Keeping with its core mission of innovative research and creative approaches to teaching and leadership — and in solidarity with Rice for Black Life, a student-run group dedicated to improving the Black experience at Rice — the Center for Engaged Research and Collaborative Learning (CERCL) has announced a new grant program for the fall semester.
The Fund for Racial Justice Teaching and Programming will offer grants of up to $3,000 to student organizations and faculty seeking to counter anti-Black racism through new courses or other programming.
CERCL director Anthony Pinn and assistant director Maya Reine introduced the fund as a response to the demands of the moment, which has seen the murders of George Floyd, Breonna Taylor, Tony McDade, Sean Reed and Ahmaud Arbery, among many others, provide graphic examples of a long history of injustice that demands a sustained response.
“We wanted to make certain that moving forward, CERCL was answering the questions that people were asking,” Pinn said. “So what we decided to do was to make money available.”
With over $15,000 in grant funding already committed, Pinn said CERCL remains dedicated to long-term anti-racism and racial justice work.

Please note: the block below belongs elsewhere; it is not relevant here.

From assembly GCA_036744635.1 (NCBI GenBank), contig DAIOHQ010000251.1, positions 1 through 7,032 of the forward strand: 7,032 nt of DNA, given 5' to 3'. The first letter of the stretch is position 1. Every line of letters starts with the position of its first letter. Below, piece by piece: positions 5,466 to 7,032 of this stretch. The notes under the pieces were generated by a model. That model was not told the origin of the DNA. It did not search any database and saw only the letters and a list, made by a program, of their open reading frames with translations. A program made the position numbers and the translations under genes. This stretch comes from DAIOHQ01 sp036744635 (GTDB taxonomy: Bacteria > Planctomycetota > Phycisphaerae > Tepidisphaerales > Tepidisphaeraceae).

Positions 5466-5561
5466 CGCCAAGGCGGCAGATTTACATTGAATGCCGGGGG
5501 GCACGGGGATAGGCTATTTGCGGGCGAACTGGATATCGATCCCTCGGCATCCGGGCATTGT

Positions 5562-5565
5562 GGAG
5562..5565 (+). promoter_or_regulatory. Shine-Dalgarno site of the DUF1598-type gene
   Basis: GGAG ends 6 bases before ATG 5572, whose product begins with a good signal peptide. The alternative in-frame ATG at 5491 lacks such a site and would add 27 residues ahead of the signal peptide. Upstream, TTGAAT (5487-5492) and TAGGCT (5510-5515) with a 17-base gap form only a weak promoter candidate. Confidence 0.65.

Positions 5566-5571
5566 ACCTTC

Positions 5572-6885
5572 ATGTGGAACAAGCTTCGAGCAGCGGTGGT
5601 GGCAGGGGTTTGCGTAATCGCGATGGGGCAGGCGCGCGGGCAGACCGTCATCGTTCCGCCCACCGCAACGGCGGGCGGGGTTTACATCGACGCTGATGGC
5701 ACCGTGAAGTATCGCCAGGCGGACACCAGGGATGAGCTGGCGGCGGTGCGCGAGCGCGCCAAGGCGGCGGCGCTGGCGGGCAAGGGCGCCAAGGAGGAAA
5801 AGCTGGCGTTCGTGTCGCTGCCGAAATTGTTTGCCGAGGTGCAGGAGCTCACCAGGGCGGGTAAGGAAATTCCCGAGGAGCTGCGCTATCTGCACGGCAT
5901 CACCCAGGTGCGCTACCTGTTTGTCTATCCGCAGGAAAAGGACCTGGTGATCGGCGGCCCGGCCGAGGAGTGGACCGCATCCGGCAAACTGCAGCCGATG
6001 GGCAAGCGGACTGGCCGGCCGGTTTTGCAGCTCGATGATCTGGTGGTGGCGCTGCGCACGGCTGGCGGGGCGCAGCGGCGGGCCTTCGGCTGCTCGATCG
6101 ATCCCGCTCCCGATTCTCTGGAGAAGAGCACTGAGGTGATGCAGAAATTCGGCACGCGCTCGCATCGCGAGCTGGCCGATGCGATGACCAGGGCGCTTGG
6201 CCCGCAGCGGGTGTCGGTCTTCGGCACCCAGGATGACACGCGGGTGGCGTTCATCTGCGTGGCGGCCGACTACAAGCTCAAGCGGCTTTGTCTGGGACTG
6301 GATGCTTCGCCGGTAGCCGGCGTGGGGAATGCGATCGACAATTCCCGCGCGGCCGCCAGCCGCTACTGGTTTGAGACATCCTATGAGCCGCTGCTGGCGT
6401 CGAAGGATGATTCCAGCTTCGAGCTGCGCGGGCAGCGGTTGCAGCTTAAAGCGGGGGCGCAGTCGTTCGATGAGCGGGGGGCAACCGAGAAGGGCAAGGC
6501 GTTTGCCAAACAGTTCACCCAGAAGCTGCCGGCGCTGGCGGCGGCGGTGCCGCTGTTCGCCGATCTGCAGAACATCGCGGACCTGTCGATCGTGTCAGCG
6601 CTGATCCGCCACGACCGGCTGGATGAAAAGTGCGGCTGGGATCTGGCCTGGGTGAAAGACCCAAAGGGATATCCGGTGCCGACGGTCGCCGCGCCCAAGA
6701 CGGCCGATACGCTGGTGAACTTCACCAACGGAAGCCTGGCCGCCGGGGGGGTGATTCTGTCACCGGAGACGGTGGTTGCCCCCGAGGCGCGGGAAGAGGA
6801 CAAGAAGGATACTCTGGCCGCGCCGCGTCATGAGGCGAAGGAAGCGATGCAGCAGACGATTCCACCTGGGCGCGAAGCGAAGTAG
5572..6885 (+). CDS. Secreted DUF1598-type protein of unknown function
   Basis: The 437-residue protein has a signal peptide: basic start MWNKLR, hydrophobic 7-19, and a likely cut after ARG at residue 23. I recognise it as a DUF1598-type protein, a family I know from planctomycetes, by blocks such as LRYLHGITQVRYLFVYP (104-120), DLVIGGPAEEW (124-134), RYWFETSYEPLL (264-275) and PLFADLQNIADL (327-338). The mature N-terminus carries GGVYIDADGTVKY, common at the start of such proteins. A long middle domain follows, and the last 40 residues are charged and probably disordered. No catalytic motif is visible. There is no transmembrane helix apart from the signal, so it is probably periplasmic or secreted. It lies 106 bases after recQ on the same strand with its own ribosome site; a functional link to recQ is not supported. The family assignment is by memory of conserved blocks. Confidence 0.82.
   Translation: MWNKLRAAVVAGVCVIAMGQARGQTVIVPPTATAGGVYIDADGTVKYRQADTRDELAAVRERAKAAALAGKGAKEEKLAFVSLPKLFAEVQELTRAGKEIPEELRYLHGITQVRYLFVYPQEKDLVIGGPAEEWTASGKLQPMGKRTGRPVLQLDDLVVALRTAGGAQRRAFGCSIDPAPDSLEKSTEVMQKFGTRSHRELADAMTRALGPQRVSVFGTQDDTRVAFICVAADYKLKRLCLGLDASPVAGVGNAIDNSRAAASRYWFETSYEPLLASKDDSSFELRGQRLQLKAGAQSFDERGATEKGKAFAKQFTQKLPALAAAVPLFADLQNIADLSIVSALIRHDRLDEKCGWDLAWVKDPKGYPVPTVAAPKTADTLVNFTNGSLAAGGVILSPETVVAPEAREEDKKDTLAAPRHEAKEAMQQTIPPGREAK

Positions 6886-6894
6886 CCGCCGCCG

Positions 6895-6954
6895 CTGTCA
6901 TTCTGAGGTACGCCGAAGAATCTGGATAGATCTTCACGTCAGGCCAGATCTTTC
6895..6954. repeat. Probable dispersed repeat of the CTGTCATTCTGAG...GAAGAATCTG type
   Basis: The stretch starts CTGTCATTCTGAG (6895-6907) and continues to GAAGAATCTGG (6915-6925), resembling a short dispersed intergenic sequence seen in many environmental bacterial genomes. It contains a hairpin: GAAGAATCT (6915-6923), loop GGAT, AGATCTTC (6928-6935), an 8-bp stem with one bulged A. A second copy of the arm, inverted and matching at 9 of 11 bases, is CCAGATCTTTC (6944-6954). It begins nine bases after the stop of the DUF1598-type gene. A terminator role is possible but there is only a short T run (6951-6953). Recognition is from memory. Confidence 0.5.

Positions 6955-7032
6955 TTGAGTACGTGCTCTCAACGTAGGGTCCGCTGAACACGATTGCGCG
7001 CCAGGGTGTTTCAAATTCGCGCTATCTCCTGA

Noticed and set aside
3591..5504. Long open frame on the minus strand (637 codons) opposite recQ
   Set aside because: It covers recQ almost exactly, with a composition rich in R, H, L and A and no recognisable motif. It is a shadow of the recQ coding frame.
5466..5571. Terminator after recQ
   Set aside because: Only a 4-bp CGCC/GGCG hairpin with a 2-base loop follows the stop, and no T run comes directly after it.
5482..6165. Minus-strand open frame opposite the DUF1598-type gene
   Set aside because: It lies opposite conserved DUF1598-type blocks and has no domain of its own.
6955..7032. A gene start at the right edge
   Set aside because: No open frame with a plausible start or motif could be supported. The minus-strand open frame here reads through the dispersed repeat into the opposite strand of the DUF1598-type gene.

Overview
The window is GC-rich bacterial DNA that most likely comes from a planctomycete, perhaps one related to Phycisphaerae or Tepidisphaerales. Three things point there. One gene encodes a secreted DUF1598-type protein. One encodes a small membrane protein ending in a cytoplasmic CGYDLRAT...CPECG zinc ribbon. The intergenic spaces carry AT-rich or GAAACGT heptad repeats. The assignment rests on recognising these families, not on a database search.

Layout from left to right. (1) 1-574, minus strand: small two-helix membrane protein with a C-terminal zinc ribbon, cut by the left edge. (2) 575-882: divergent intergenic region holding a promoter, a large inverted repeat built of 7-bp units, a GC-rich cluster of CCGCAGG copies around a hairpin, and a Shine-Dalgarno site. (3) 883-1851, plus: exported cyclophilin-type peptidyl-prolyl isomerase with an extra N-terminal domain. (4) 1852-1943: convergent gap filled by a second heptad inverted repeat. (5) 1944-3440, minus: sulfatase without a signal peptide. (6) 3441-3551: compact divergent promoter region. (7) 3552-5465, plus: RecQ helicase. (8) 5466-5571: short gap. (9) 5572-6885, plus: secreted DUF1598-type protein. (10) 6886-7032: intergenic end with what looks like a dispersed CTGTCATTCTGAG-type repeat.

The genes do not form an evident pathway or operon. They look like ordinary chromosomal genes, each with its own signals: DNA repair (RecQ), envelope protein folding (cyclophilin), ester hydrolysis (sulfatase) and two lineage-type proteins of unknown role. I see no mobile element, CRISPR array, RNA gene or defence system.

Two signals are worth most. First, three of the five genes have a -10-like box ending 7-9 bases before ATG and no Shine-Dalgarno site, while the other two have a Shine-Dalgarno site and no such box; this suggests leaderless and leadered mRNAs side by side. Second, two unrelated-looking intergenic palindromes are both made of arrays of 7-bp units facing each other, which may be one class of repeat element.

“It’s not just a one-year deal for us,” he said. “We will maintain the Fund for Racial Justice Teaching and Programming for as long as necessary — until Black lives matter.”
Pinn hopes the fund will provide an opportunity for professors to rethink old courses, design new ones and create initiatives that involve students. Student organizations are also encouraged to find ways the funding could be used for programming that addresses anti-racism themes. Pinn said he’s excited to see how both the courses and programming can integrate the larger Houston community — another hallmark of CERCL’s work.
The inspiration for pulling together the funding this quickly, he said, was in large part the successful 24-hour fundraiser created by Rice for Black Life, which raised over $93,000 for four Houston organizations fighting for racial justice.
“They’ve done extremely powerful work,” Pinn said. “One of the takeaways from that for us was that a commitment to justice involves a commitment to resource distribution. And solidarity requires familiarity, right? You can't do this from a distance. Solidarity revolves around developing a strong understanding of the social and cultural worlds in which we live — a clear understanding what despised populations are encountering.”
Pinn hopes the new courses that result from the fund will also produce new understanding and new knowledge about anti-Black racism and the demands of justice.
And with grant applications now open for the Fall 2020 semester, Pinn is enthusiastic about the ways in which CERCL can elevate and encourage ideas from within the greater institution.
“I'm excited about that because it means that we are involved, and I want to think about leadership at Rice involving this effort to be creative and to exercise vision in an expansive and community-minded way,” Pinn said. “We just want to support those activities, not determine them.”